They were promptly charged with mutiny which carries the death penalty in Papua New Guinea and were only deported after the Philippine department of foreign affairs intervened.
Twelve of the protesting fishermen were jailed days after their arrival in General Santos but were later released after an amicable settlement. The leaders of the protesting fishermen were however dismissed from the company.
Issues of their own
But fishing companies also have issues of their own aside from competition and access to fishing grounds in the face of Pablo’s horrible destruction.
“We need to have dedicated search and rescue (S&R) helicopters to respond to distress signals,” Dexter Teng said.
Teng is not pointing to the versatile but unworthiness of the AFP’s Huey helicopters to respond to another Pablo-type disaster or any distress call from troubled fishing vessels. Teng said the government should provide S&R helicopters designed to fly and navigate under harsh weather conditions in the open seas and can accommodate 10-12 stretchers in rescue mission cases.
“We likewise need to have a robust weather monitoring system,” Teng added.
Both Teng and Barrientos agreed fishing vessels should now be equipped with vessel monitoring system (VMS) which is required by the Western and Central Pacific Fisheries Commission (WCPFC) for all tuna fishing vessels of member countries. The Philippines is a member of WCPFC.
At the time the fishing vessels from General Santos went missing, they were not equipped with the WCPFC required VMS. All they had were GPS and radio communications equipment that are vulnerable to the elements of the weather.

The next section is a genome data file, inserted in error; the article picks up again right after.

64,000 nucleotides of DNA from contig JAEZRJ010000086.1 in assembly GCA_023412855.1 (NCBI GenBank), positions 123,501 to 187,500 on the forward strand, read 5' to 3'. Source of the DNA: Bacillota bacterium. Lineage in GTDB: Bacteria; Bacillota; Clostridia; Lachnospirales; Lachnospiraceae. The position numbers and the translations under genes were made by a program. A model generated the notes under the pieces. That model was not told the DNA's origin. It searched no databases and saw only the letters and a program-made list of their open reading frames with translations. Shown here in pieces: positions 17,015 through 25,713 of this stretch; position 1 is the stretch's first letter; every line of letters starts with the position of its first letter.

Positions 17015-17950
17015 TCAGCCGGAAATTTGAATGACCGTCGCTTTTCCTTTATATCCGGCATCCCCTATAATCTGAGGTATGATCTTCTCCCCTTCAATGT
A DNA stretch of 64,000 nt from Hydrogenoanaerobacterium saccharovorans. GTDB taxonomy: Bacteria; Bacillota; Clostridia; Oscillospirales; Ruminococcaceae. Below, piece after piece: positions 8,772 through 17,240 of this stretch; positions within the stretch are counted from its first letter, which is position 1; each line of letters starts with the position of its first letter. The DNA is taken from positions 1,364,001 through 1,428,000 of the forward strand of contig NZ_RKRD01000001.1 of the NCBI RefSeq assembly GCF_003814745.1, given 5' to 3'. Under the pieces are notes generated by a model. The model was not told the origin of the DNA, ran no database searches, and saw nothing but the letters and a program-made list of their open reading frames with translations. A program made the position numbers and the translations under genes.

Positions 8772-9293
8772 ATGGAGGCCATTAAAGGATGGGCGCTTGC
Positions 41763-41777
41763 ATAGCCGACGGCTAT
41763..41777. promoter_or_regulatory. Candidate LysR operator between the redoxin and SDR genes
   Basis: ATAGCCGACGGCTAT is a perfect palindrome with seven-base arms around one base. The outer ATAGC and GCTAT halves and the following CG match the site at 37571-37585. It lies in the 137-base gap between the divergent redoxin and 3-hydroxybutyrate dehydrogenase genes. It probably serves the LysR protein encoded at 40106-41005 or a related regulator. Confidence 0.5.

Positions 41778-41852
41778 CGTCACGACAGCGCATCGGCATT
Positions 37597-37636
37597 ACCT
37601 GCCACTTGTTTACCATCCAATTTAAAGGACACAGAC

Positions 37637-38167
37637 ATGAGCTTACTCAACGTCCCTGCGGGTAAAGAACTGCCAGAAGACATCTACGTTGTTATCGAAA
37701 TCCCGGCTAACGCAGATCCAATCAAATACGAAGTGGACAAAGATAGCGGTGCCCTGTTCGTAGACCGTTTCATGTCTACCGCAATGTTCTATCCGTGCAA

And yes, they will have to find a formula to provide their workers benefits in cases such as the Pablo tragedy.
Contreras said at the very least, Pablo opened up many eyes and they now have a precedent in preventing and addressing future disasters of such scale and magnitude.
The industry wants this grim episode brought to a closure. But it may not come that easy.
Lt. Gen. Jorge Segovia, head of Task Force Maritime said ending the search and rescue mission is an issue he eventually will have to recommend.
“It is a sensitive issue especially for the families (of the victims). So I’ll defer (issuing) any hasty statement,” Segovia said.
Mayor Custodio however said the Task Force may be entering the search and retrieval phase more than a month after the disaster.
But for Gemma, she still hopes Jodel Castro, with whom she has three children, is just marooned on an island waiting for a passing ship to rescue him.
She is having second thoughts about signing the waiver and quit claim reportedly dangled by RLG Fishing.
For Leah Layahin, who is pregnant with Jodel’s younger brother Joel Castro, her misery has just begun.
Leah wrote Joel a letter days after the brothers sailed for the open seas last September 29 after learning that the father of the child she is carrying had asked permission to marry another woman who is also pregnant.
She threatened to spoil Joel’s marriage.
Luck was on the side of Joel. He went home in November but headed straight to his future wife to explain his relationship with Leah, already a mother of two from a failed previous marriage.
Leah has not seen Joel since the latter arrived but the latter reportedly promised to give support to the baby she is now carrying.
Leah is glad Joel went home but is also angry her boyfriend is getting married to another woman.
The stories of Gemma and Leah are one of the many sidebars in the Pablo disaster. But theirs could be the story as well.